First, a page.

Checker Deadcode

belongs to group Basic
Identify methods or constructors never used

Frameworks supported by this checker

  • java up to 11
  • android up to API level 28
  • dotnet

Warnings generated by this checker

  • ClassNeverInstantiatedWarning: a class is never instantiated [ CWE561 ]
  • UncalledWarning: a method or constructor is not called [ CWE561 ]
  • UnreachableInstructionWarning: an instruction will never be executed [ CWE561 ]

Options accepted by this checker

  • none

Annotations understood by this checker

  • none


Description

Methods or constructors never used in the code are often harmless, except for an increase in size of the application. In some cases, however, unused methods are the sign of a stale application interface that needs cleaning or of the necessity to introduce an abstract method.

Action: Verify if the application interface can be simplified or an abstract method could replace a non-abstract method.

Methods or constructors never used in the code are often harmless, except for an increase in size of the application. In some cases, however, unused methods are the sign of a stale application interface that needs cleaning or of the necessity to introduce an abstract method.

Action: Verify if the application interface can be simplified or an abstract method could replace a non-abstract method.

Examples

Consider the following classes:

public class Main {
  public static void main(String[] args) {
    A b = new B();
    A c = new C();

    test(b);
    test(c);
  }

  private static void test(A a) {
    System.out.println(a.m(13));
  }
}
public class A {
  public int m(int p) {
    return p + 1;
  }
}
public class B extends A {
  @Override
  public int m(int p) {
    return p + 2;
  }
}
public class C extends A {
  @Override
  public int m(int p) {
    return p * 2;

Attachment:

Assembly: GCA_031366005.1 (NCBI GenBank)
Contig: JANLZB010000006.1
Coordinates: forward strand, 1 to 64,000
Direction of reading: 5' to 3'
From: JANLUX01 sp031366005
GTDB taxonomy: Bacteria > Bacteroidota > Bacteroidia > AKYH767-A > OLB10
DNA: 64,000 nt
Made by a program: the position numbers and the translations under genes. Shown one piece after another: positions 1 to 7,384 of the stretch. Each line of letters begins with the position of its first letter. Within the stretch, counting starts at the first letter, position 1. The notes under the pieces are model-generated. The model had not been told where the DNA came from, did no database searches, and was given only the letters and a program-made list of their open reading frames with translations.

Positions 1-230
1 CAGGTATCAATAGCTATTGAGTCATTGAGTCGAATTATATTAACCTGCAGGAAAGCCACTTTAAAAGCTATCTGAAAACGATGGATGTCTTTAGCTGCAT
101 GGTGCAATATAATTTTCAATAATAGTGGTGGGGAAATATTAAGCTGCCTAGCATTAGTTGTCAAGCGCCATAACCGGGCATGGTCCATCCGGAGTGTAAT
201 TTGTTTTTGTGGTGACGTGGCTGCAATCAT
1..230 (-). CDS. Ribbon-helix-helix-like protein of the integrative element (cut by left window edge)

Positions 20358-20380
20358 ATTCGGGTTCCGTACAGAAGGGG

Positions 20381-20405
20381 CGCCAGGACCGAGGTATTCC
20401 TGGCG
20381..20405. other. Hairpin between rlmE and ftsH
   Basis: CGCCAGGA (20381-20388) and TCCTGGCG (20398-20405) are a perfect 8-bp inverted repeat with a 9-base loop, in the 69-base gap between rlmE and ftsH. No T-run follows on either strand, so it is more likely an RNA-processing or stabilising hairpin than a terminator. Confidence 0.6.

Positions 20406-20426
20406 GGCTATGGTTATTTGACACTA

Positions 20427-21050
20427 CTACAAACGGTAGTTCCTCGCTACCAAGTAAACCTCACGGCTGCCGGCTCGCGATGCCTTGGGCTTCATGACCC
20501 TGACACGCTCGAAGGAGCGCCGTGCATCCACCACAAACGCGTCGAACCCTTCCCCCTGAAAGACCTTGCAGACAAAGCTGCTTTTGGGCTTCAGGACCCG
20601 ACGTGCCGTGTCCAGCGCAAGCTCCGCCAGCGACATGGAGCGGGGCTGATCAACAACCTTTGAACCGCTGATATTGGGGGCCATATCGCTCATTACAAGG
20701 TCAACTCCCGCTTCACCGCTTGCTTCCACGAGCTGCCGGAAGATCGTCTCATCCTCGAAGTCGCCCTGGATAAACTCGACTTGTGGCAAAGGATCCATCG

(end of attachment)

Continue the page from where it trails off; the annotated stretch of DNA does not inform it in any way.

}
}

This checker issues the following warning:

A.java:3: [Deadcode: UncalledWarning] Method A.m(int):int is not reachable

since the implementation of method m inside class A is never called: only its redefinitions inside classes B and C are called.

In this example, the programmer should probably introduce an abstract definition for m inside class A and make the class A itself abstract, as follows:

public abstract class A {
  public abstract int m(int p);
}

Note that no warning is issued, in this case, if the application is analyzed in library mode, since in that case Julia assumes that all non-private methods might be called from outside the application and hence the implementation of method m inside class A is considered as reachable.

Consider the following classes:

using System;

namespace DocumentationExamples
{

    public class Deadcode
    {
        public static void Main(string[] args)
        {
            DeadcodeA b = new DeadcodeB();
            DeadcodeA c = new DeadcodeC();
            Test(b);
            Test(c);
        }
        private static void Test(DeadcodeA a)
        {
            Console.WriteLine(a.M(13));
        }
    }
    public class DeadcodeA
    {
        public virtual int M(int p)
        {
            return p + 1;
        }
    }
    public class DeadcodeB : DeadcodeA
    {
        public override int M(int p)
        {
            return p + 2;
        }
    }
    public class DeadcodeC : DeadcodeA
    {
        public override int M(int p)
        {
            return p * 2;
        }
    }
}
Information: The result of the analysis may be different depending on whether the Entry points global option is selected or not as ONLY_STANDAT-ENTRIES in the analysis.

This checker issues the following warning:

DocumentationExamples.cs:23: [Deadcode: UncalledWarning] Method "M" is unreachable

since the implementation of method M inside class DeadcodeA is never called: only its redefinitions inside classes DeadcodeB and DeadcodeC are called.

In this example, the programmer should probably introduce an abstract definition for M inside class DeadcodeA and make the class DeadcodeA itself abstract, as follows:

public abstract class DeadcodeA 
{
	public abstract int M(int p);
}

Note that no warning is issued, in this case, if the application is analyzed in library mode, since in that case Julia assumes that all non-private methods might be called from outside the application and hence the implementation of method M inside class DeadcodeA is considered as reachable.